SonoCase: 75 year old coming in unresponsive…

This case highlights an example of how bedside ultrasound can save a life. Period.

It was 330pm. The ring down from EMS was helpful; we knew the equipment we needed to get ready prior to arrival. “75 year old female, last seen normal at 2pm by family found unresponsive on the carpeted ground of her bedroom, O2 sat 94% and placed on 100% non-rebreather (NRB), shallow breaths at 12/min, weak carotid pulses with one IV access and fluids running, HR 120, blood pressure 60/p, ETA 5 minutes.” Intubation equipment, central access kit, arterial line set-up, and ultrasound machine – ready. Upon arrival, EMS states they have no advanced directive (aka full code until proven otherwise – to social worker: “please let us know when family arrives.”

In the ED…patient’s airway is unobstructed with a nasopharyngeal airway in place, O2 sat 99% on NRB, breathing shallow, weak pulse, BP now 90s. She is poorly responsive, moaning/ opening eyes/moving all extremities to painful sternal rub. Pupils were equal and reactive. She was intubated, and an ultrasound-guided central line was placed with 2 liters of IV fluids hung and running, and the cardiac monitor showing sinus tachycardia. While the arterial line was being placed, as we are waiting for the results of istat labs to come back, we perform a pseudo-RUSH exam: E-FAST, IVC, Aorta – with that we can rule out tension pneumothorax, sudden pump failure suggestive of acute myocardial infarction, tamponade, intraperitoneal fluid/trauma, abdominal aortic aneurysm and also assess the volume status. It took about 2-3 minutes tops. Below are the images:

E-FAST: clinically, we knew there likely wasn’t a tension pneumothorax and there was lung sliding bilaterally at the 2nd intercostal space midclavicular line for 4 respiratory cycles. No images here, you just have to trust me.

RUQ:

LUQ:

Ok, so there is no obvious intraperitoneal free fluid, and since EMS was guiding her respirations with BVM, it’s no big surprise seeing that big stomach on the LUQ view.

SX:

Great contractility, and no evidence of hypokinesis, which is actually quite surprising given her age, as I always expect some with a 75 year old.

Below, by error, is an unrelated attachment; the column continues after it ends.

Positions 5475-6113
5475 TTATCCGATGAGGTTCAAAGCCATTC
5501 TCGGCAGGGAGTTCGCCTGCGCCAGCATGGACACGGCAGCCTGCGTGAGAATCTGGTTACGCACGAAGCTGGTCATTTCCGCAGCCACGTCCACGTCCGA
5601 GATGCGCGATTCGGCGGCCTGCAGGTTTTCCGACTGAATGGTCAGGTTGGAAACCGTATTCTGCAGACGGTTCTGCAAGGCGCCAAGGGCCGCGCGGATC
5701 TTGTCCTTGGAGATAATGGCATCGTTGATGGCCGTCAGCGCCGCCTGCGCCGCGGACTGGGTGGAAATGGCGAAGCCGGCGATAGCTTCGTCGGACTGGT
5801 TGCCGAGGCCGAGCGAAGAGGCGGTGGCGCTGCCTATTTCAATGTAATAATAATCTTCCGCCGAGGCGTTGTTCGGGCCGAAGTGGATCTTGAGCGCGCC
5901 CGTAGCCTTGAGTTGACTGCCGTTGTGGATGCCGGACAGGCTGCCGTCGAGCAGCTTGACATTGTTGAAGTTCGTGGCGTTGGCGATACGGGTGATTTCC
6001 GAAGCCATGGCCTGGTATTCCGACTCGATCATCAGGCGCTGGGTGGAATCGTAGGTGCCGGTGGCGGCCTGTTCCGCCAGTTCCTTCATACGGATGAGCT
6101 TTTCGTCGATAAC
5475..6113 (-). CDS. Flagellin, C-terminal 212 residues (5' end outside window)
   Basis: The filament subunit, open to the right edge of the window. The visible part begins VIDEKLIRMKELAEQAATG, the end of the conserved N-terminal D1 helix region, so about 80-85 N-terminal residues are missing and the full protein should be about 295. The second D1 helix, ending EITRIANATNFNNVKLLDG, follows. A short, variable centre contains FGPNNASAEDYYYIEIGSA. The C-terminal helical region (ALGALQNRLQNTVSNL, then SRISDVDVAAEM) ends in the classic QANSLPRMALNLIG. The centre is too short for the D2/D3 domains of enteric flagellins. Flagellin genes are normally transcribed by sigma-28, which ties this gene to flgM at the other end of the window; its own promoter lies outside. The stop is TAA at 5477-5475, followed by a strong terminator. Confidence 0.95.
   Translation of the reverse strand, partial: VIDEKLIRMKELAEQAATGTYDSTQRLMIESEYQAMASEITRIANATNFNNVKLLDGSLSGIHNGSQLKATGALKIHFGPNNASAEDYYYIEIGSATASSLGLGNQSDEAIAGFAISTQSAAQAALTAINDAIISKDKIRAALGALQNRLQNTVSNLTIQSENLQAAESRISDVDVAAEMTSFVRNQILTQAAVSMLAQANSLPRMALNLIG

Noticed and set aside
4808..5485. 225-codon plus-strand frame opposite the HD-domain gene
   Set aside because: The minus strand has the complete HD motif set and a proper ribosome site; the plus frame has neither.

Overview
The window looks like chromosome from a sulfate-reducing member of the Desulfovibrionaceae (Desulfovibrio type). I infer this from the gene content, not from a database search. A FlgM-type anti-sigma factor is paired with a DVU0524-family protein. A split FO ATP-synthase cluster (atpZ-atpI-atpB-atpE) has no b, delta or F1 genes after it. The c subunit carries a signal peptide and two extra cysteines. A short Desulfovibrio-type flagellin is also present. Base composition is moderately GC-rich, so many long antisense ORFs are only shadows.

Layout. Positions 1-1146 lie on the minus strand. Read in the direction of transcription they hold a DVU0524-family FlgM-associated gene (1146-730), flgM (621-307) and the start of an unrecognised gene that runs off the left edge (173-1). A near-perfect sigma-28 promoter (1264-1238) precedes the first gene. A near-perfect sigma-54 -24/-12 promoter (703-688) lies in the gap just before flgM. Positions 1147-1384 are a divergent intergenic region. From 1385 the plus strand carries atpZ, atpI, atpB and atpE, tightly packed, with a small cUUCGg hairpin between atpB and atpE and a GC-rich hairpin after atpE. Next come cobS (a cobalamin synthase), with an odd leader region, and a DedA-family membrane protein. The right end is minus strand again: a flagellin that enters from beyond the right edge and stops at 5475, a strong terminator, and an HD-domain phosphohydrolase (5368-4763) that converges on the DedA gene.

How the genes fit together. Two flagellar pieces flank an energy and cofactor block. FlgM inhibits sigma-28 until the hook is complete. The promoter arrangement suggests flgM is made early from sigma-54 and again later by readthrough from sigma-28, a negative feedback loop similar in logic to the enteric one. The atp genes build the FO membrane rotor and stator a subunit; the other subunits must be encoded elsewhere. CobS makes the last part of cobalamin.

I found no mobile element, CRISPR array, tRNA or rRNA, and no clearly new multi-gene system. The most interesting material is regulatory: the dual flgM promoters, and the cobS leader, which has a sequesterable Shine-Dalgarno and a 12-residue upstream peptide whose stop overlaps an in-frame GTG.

IVC:

Definitely low volume – also not a surprise given her shock state and SX view above, I doubted that she was in CHF failure.

Aorta:

Hello!!!! Ok, we have our answer. Let’s just stop here, no need for a suprapubic view because, well, who cares?! We know that if an abdominal aortic aneurysm ruptures, it bleeds into the retroperitoneum, so the FAST will be negative, unless there is A LOT of blood that spills over. ┬áDuring this time we got istat labs back: Hct 24, Cr 2, INR 1, troponin 0.03. We immediately ordered blood products and called a stat vascular surgery page. Her family arrived and confirmed her code status, stating she had a history of “mild” hypertension only. She was also someone who was a prisoner during the Vietnam war. She went to the OR and lived – which also surprised me given her age, but she was a survivor, strong, with good enough reserve to withstand this stress. She was in the ED for a total of 28 minutes.

This case highlights the need for bedside US in the evaluation of the altered mental status patient and those in shock, as well as procedural guidance. You don’t need to finish the RUSH if you get a diagnosis, but should see it through if you still are unclear about the etiology of shock.

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